World and Olympic champion Veronica Campbell-Brown was an even more decisive winner in the women’s event. The Jamaican already had a huge lead at half way and she maintained it to the end, winning in 22.38 (-0.3m/s), almost half a second ahead of USA’s Bianca Knight (22.85).

The head-to-head clash between Pamela Jelimo and Caster Semenya turned into an exhibition run. Kenyan Jelimo, back in form after three years of injury, looked every bit the athlete who dominated the event in 2008 when she won the Olympic title.

She won by almost 20 metres in 1:58.49 with Semenya – who held way back for most of the race – coming through at the end in second with 2:00.80. Britain’s Marilyn Okoro was fifth in 2:01.70.

European indoor champion Adam Kszczot opened his summer season with his fastest 800m debut, winning in 1:44.90. World indoor bronze medallist Andrew Osagie continued his fine form with a 1:45.26 clocking in second place, but UK indoor champion Joe Thomas was some way off the pace, finishing last in 1:51.39.

The two biggest hitters in the women’s javelin, Barbora Spotakova and Mariya Abakumova, continued their rivalry. The home crowd spurred Spotakova on to a convincing victory as she threw a world-leading 67.78m to the Russian’s 64.34m.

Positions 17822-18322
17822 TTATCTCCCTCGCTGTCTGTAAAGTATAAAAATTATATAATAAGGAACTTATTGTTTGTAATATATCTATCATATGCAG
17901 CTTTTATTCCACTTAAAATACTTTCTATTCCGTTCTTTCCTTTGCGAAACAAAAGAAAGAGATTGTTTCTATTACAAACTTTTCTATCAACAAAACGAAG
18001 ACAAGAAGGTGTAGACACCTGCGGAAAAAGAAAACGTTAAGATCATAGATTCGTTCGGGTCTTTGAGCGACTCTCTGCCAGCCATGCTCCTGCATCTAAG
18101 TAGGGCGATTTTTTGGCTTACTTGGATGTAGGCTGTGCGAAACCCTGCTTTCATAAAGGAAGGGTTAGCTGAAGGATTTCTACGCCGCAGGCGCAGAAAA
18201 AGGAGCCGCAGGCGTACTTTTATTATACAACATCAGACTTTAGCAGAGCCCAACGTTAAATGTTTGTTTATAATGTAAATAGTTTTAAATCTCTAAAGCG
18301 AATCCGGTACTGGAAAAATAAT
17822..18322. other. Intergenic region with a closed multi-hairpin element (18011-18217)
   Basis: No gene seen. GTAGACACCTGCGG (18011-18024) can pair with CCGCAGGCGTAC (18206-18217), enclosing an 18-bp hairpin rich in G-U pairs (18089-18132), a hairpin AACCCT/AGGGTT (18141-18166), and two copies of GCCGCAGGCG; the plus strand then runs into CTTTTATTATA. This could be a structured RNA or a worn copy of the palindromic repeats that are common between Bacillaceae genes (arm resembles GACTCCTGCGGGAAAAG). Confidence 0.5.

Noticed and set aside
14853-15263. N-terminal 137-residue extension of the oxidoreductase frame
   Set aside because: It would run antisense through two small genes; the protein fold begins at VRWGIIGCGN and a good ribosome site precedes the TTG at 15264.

Kenyan youngster Isiah Koech enjoyed the biggest winning margin of the night. He went into the final lap of the 3000m with a huge lead and he held on to it through to the finish, winning in 7:37.14.

Britain’s Andy Baddeley was one of his closest challengers and he finished third with a big PB of 7:39.86, moving to sixth on the UK all-time list.

Former European champion Vania Stambolova continued her strong early-season form with a big win in the 400m hurdles, clocking 54.15. World finalist Zuzana Hejnova was second in 55.26 with Britain’s European bronze medallist Perri Shakes-Drayton taking third (55.82). The biggest surprise was the poor showing from world champion Lashinda Demus, who was sixth in 57.43.